Peckford on tour with new book

Former Newfoundland premier tells his side of the story of a turbulent time

Brian Peckford (left) chats with Coun. Dave Willie at a recent event.

Brian Peckford (left) chats with Coun. Dave Willie at a recent event.


News contributor

A provincial politician who clashed with Ottawa to turn the fortunes around in Atlantic Canada is on a new mission and now Brian Peckford is determined to set the record straight on how the agreement came about in November 1981 to Patriate Canada’s Constitution.

Peckford calls Qualicum Beach home these days but the former Newfoundland and Labrador premier was back in his old political stomping ground this week where he launched a book called Some Day the Sun Will Shine and Have Not Will Be No More.

Released by Flanker Press the book is a political memoir that aims to change the story of how the deal that brought about the Constitution actually went down.

Back in the day, Peckford was a brash but popular premier of a hard-luck province and it was a turbulent time.

He was determined that Newfoundlanders would benefit from what was still just the promise of offshore oil wealth.

He fought with Ottawa over the Labrador power deal with Quebec and it was Peckford’s administration that battled for and achieved the Atlantic Accord, a new groundbreaking arrangement with the federal government which has become the template for all exploration and development of offshore oil and gas resources in Canada.

Stirring up Newfoundlanders’ sense of grievance and of nationalism the former premier threw himself into the constitutional talks that began in early 1981.

He was a central agitator among the “gang of eight” provinces resisting the centralizing federals.

Now 69 years old, Peckford wants to correct what he calls the misrepresentations of the events of Nov. 4-5, 1981.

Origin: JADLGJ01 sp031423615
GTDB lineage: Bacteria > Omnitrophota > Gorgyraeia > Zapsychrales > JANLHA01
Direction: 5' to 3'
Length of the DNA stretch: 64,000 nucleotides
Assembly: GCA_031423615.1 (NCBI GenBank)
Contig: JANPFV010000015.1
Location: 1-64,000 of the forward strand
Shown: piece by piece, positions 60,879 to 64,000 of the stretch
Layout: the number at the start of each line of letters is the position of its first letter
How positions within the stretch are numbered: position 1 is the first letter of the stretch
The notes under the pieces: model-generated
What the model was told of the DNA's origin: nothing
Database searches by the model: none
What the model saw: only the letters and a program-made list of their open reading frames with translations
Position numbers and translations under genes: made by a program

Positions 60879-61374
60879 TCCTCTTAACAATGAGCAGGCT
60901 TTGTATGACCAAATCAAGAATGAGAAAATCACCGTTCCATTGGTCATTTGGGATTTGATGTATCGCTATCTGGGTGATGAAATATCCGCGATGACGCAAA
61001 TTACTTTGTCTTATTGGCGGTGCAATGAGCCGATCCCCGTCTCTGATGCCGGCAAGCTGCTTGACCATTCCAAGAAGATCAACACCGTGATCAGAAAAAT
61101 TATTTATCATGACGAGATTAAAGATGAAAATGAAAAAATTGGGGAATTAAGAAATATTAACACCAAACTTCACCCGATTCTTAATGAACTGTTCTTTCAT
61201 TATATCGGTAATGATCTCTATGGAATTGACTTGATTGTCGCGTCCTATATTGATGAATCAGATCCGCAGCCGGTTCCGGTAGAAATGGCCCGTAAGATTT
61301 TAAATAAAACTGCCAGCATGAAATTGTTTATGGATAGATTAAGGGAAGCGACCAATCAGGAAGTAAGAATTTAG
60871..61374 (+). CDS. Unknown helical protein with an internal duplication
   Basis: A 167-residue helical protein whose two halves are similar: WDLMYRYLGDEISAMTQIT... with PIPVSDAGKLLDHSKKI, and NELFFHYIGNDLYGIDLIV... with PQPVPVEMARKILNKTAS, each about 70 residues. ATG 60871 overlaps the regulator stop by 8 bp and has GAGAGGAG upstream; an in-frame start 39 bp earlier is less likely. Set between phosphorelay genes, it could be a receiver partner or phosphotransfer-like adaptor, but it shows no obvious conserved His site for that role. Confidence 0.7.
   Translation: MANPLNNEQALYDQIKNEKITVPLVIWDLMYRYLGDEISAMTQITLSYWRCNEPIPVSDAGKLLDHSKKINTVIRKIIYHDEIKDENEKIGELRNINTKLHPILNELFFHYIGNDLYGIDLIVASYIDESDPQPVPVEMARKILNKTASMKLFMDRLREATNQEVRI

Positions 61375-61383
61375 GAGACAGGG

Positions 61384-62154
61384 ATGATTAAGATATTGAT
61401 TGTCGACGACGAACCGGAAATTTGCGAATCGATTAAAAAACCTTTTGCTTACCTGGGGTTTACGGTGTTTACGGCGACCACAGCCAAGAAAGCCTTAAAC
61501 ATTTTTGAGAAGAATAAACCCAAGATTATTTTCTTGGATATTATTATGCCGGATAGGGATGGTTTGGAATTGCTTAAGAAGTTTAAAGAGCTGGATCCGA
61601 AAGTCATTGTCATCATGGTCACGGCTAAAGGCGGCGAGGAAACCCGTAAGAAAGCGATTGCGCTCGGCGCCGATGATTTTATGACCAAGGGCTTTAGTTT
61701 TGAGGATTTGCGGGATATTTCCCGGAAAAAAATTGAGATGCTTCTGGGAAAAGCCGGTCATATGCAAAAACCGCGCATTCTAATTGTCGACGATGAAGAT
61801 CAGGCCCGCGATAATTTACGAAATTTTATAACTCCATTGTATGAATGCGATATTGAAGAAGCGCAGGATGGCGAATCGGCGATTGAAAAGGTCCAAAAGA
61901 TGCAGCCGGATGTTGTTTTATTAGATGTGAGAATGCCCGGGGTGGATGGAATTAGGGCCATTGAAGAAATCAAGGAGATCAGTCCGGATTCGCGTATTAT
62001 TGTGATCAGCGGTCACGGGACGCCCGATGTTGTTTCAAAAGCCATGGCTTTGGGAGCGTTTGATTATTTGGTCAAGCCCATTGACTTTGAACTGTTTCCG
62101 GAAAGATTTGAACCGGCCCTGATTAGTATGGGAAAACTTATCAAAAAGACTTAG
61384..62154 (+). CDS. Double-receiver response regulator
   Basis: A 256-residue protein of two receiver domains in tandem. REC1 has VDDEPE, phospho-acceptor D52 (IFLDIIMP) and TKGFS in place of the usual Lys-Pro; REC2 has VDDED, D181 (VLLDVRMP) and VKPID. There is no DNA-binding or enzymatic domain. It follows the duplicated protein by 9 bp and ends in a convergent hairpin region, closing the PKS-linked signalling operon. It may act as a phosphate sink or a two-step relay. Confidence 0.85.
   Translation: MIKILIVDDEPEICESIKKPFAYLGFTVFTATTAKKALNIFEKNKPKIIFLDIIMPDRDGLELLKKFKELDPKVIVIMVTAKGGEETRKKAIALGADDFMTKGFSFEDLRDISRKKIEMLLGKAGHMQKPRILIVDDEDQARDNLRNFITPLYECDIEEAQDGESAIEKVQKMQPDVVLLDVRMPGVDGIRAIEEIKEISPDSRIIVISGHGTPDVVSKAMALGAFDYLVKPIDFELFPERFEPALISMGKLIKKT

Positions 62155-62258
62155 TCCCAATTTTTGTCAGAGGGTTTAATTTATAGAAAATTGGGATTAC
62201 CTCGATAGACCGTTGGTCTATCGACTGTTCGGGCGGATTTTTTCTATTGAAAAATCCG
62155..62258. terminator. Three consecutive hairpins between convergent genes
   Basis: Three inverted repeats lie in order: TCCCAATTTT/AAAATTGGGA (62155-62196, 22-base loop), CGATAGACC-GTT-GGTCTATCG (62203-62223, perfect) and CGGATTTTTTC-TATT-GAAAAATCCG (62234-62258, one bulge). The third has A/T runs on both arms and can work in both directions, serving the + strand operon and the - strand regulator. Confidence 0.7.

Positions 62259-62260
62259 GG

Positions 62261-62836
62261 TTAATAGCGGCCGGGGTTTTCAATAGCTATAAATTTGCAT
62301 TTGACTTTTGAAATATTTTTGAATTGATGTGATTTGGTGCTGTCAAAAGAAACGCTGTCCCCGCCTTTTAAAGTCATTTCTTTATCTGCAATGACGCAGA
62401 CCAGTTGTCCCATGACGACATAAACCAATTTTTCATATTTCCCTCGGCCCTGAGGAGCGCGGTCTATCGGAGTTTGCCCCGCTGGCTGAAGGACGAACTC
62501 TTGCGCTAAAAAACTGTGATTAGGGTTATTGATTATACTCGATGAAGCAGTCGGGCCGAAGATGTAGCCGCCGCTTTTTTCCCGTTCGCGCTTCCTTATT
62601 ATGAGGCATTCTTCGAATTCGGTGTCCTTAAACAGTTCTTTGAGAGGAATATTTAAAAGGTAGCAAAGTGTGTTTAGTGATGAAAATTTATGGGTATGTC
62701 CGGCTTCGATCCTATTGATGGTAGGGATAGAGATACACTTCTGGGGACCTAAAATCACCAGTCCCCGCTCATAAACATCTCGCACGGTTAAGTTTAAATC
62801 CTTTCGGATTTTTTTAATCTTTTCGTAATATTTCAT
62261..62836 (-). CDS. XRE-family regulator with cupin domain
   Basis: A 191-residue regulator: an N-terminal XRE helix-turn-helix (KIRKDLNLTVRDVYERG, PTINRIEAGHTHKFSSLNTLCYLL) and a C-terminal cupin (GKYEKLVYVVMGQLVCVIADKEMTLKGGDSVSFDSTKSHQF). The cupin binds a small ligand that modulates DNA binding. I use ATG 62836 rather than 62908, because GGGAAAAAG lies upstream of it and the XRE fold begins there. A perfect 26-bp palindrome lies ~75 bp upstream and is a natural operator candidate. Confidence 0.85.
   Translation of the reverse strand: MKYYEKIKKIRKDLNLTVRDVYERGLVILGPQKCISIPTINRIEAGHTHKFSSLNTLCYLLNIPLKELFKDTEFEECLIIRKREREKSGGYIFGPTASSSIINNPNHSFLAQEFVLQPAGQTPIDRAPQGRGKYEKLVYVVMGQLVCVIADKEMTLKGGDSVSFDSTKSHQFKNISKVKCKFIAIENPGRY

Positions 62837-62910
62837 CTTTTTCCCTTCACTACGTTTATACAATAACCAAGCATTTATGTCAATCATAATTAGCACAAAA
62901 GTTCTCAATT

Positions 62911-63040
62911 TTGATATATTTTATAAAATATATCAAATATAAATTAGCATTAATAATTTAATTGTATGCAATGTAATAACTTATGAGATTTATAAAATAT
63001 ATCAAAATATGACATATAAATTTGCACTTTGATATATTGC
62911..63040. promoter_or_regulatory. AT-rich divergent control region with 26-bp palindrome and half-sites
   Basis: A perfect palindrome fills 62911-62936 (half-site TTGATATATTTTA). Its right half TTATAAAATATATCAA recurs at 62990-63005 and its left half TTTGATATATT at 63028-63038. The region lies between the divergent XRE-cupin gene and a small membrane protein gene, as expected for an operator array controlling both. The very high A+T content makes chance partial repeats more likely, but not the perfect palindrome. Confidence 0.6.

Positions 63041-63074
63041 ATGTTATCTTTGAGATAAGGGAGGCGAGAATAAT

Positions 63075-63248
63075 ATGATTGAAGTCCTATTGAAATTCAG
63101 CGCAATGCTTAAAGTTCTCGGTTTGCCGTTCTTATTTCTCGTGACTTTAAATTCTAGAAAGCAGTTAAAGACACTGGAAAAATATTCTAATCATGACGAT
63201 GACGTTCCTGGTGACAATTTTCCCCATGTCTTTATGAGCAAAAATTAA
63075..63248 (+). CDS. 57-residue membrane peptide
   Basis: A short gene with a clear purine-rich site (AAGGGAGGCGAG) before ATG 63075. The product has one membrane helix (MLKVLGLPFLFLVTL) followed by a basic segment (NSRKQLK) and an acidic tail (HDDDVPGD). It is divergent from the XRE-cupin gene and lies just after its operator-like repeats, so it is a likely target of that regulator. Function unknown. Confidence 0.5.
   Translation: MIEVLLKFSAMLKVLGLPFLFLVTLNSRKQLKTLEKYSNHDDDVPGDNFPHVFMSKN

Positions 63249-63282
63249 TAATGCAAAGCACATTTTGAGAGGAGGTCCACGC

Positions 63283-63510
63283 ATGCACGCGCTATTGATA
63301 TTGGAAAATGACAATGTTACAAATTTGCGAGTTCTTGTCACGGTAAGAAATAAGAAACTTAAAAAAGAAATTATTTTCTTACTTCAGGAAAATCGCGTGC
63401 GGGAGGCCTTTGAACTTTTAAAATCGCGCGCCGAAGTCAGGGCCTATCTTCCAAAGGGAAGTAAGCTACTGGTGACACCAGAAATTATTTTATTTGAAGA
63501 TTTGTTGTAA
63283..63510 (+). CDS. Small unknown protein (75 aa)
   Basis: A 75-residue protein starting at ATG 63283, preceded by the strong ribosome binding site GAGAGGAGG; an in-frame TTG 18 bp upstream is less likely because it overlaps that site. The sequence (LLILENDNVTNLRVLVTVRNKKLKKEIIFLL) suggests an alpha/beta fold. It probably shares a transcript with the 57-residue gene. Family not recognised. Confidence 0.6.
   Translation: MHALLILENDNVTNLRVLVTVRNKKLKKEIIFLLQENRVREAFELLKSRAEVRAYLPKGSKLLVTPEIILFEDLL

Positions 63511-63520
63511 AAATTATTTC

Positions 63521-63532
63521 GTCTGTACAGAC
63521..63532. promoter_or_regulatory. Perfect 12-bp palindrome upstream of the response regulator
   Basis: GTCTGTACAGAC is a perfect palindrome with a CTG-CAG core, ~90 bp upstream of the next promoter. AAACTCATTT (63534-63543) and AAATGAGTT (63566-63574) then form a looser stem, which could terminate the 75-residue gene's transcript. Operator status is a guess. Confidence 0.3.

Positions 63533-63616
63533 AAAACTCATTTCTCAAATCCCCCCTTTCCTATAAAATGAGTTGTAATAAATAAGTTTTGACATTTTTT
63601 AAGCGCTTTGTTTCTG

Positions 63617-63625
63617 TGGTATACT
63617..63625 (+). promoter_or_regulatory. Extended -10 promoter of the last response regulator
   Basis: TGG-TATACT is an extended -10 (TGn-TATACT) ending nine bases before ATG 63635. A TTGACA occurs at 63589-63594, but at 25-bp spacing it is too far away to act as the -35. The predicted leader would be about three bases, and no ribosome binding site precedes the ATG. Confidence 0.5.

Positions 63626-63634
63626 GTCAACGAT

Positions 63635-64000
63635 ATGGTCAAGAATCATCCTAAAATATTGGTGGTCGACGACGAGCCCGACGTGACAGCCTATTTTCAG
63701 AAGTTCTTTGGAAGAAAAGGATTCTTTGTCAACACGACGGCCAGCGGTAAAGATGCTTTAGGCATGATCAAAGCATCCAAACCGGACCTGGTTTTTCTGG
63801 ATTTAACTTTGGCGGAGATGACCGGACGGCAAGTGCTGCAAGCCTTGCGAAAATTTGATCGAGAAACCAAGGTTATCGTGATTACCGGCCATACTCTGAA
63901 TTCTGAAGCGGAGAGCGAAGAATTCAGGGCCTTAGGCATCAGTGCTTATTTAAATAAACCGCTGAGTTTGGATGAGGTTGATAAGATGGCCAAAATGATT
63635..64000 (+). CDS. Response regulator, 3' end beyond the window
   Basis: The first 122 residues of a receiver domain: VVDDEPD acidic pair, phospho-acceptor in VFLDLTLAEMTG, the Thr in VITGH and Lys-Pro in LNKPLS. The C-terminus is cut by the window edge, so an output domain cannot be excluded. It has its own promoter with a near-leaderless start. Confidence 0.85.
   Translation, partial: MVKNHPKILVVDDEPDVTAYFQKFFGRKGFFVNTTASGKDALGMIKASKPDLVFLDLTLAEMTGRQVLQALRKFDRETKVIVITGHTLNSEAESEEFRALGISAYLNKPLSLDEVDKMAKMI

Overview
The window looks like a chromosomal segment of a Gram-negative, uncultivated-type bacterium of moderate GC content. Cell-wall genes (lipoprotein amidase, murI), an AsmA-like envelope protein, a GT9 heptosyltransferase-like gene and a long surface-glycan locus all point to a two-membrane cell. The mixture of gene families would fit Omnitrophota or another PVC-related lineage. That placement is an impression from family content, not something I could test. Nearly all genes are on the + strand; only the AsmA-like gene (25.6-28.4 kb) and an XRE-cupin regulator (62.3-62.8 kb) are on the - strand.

According to the history books, the story of the deal has three players; Jean Chrétien and attorneys-general Roy McMurtry of Ontario and Roy Romanow of Saskatchewan sketching out the deal on scraps of paper in a kitchen at Ottawa’s Chateau Laurier.

Peckford argues that the kitchen cabinet story is largely myth and was nothing more than an exchange of information between Chrétien and the provincial ministers about a substantive deal that was already taking shape.

He states historical accounts of the deal have overlooked the true breakthrough event: an informal gathering of premiers on the evening of Nov. 4, 1981, in a suite at the Chateau Laurier, where he claims a Newfoundland-led proposal became the heart of the eventual constitutional accord.

“We made a written proposal the night of Nov. 4 and it ended up being the forerunner to the patriation agreement.”

He recalled that a written proposal from Newfoundland was presented to B.C., Saskatchewan and Alberta on the evening of Nov. 4, and later that night to include Nova Scotia and P.E.I., with Manitoba being informed later.

Peckford has been busy this week doing book signings in several locations in Newfoundland.


He has also booked a space at the Parliamentary Press Gallery in Ottawa on September 19, for a press conference addressing the section of the book that deals with the Canadian constitution.



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